Dave, thanks for allowing us to share.
Suiseki is the Japanese art of stone appreciation. (Also known as viewing stones.)
This fantastic bison stone is just one of many
wonderful stones photographed by Bill Valavanis.
Bonsai Telling a Story
Many bonsai tell stories. This maple was purchased by
from Hiroshi Takeyama, and the photo tells more than one story.
At first glance, it looks like it has a heavy trunk. If you look closely, you can see it's a root-over-rock design.
I especially like this picture because bonsai are rarely photographed during the downside of a season.
This tree has been beautifully captured with browning tips and leaves on the ground - truly headed from autumn toward another winter.
BonsaiMary Gets Mail
Tom G - Aliquippa,PA
"Made me think of you".
Response: WOW, thanks Tom! This link will be enjoyed by anyone with a passion for
Trees who refuse to give up.
David T - Lake Havasu City, AZ
Dear Mary...................your Bonsai Banter this month was great...........good articles, wonderful stories and great pictures...........keep it up..............
Thanks David (with a smiley face)
Lorenzo L. - Perugia, Italy
The principle from which I give birth is, it seems to me a real pity that Bonsai from outside can not be kept and admired at home.
Starting from this reflection, and from my experience in the world of air conditioning, lighting, air movement and design, I would like to create a greenhouse for interiors that is able to reproduce the external conditions of a specific climatic area.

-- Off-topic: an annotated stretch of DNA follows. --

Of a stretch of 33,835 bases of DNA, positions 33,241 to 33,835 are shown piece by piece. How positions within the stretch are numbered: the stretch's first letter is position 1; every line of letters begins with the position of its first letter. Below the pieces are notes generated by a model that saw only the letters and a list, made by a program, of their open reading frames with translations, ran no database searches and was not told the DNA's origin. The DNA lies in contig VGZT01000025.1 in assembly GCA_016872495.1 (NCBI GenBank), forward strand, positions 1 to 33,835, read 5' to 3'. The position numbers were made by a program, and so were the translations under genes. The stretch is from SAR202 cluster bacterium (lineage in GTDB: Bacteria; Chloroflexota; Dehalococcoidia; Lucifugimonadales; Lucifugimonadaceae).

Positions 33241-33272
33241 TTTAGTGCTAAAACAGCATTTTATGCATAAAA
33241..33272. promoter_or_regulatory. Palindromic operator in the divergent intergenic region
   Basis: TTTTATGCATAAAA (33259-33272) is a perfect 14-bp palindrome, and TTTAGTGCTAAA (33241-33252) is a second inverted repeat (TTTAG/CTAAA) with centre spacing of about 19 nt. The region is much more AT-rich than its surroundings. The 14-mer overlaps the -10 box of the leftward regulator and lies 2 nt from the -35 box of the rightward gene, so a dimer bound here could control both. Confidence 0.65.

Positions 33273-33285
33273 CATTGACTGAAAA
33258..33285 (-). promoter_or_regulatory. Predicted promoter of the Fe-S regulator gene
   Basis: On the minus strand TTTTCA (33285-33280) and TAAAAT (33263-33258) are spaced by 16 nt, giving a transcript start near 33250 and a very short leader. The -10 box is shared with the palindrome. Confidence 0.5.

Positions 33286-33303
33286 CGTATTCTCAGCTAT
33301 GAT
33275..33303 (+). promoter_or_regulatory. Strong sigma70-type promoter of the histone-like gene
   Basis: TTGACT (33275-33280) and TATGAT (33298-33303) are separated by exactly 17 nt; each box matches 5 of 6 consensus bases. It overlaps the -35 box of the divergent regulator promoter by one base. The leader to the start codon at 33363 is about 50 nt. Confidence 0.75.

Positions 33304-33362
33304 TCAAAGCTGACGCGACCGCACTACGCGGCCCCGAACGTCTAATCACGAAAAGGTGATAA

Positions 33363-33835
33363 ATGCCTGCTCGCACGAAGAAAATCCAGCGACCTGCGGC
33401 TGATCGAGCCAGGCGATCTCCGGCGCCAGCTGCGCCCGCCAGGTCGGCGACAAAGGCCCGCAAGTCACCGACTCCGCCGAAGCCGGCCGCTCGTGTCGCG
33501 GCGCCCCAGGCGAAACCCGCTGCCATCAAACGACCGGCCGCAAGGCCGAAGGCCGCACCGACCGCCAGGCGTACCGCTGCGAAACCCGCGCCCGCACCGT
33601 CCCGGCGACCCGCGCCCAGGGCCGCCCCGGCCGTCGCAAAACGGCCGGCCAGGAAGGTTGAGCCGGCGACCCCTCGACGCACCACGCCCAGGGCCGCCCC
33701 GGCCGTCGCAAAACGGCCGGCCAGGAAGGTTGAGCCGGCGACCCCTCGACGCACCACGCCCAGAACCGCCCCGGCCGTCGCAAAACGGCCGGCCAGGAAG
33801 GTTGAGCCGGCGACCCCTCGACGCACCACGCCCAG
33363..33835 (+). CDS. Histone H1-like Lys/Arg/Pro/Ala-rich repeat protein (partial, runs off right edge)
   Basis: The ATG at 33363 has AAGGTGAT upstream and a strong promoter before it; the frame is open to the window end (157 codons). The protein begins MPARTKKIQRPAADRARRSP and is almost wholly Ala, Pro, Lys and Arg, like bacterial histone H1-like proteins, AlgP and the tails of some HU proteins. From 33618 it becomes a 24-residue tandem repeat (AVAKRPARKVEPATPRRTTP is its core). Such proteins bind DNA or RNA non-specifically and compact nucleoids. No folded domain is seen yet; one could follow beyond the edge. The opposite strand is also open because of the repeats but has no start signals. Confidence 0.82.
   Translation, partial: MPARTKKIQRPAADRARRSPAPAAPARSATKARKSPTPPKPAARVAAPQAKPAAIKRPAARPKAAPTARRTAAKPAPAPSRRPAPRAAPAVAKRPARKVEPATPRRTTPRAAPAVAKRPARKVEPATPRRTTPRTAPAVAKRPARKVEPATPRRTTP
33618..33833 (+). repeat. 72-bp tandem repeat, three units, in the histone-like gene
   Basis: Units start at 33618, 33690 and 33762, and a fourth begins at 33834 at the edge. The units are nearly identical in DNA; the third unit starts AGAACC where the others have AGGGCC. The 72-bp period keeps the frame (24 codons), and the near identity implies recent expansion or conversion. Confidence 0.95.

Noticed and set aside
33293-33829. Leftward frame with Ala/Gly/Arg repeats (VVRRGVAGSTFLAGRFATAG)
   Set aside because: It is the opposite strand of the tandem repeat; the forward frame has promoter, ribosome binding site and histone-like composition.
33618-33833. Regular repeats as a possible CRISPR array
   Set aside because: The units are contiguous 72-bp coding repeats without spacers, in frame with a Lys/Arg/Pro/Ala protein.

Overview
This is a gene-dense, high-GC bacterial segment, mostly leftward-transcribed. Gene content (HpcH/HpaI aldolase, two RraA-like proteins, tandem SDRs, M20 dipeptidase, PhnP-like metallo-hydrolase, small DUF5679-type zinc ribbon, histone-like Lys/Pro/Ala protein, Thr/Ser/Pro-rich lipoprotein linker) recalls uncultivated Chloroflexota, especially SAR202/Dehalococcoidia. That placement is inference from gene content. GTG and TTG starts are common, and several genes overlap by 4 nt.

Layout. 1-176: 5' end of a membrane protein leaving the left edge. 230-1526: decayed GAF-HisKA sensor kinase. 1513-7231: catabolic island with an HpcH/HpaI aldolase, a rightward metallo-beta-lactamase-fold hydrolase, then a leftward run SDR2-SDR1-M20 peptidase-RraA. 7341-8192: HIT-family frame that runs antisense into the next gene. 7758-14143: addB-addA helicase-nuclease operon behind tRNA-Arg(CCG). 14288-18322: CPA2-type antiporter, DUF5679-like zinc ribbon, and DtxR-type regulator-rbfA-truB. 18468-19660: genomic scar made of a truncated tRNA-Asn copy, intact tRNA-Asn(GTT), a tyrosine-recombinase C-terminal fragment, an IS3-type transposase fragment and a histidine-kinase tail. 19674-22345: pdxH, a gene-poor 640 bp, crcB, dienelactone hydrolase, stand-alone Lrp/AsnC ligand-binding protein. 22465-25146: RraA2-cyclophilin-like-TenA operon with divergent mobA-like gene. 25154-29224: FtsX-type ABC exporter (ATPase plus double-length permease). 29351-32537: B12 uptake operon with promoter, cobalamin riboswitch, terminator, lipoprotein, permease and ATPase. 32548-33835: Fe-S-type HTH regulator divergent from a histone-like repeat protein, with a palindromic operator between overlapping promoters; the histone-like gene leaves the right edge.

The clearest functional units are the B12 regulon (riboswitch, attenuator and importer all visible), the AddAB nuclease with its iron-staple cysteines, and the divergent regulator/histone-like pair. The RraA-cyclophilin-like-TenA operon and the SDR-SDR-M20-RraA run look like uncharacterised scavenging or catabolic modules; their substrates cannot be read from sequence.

I mean temperature, humidity, ventilation, light, watering, dynamically during 24 hours. This system would be already programmed, but of course modifiable in the programs by the user. From an aesthetic point of view, this greenhouse would be like an exhibition bulletin board for jewellery, mostly transparent, so that you can admire your Bonsai to the fullest.
Basically, we are talking about a design dynamic climatic chamber, capable of reproducing the day/night cycle and the cycle of the seasons. What do you think
Response: At first, I would say "what a great idea." After some thought, I honestly feel the project would be extremely expensive to build and therefore expensive to sell.
I do not think more traditional bonsai artists would be interested. For the most part they grow "outdoor" trees and I doubt they would bring them indoors, even under the best of circumstances.
However, if you could create something for "hobbyists," who often grow "indoor" plants, and if it wasn't too expensive
Lorenzo would like to know what you think. You can write to him directly at: email@example.com
(Please copy to me.)
Until Next Month
Seasons are changing. No matter where you live, pay attention to the weather.
Those of us in the Northern hemisphere should be pulling out our plant blankets. If you don't have any, don't wait for the frost forecast. This includes my Florida friends!
Until next month, please take time to enjoy your family and friends.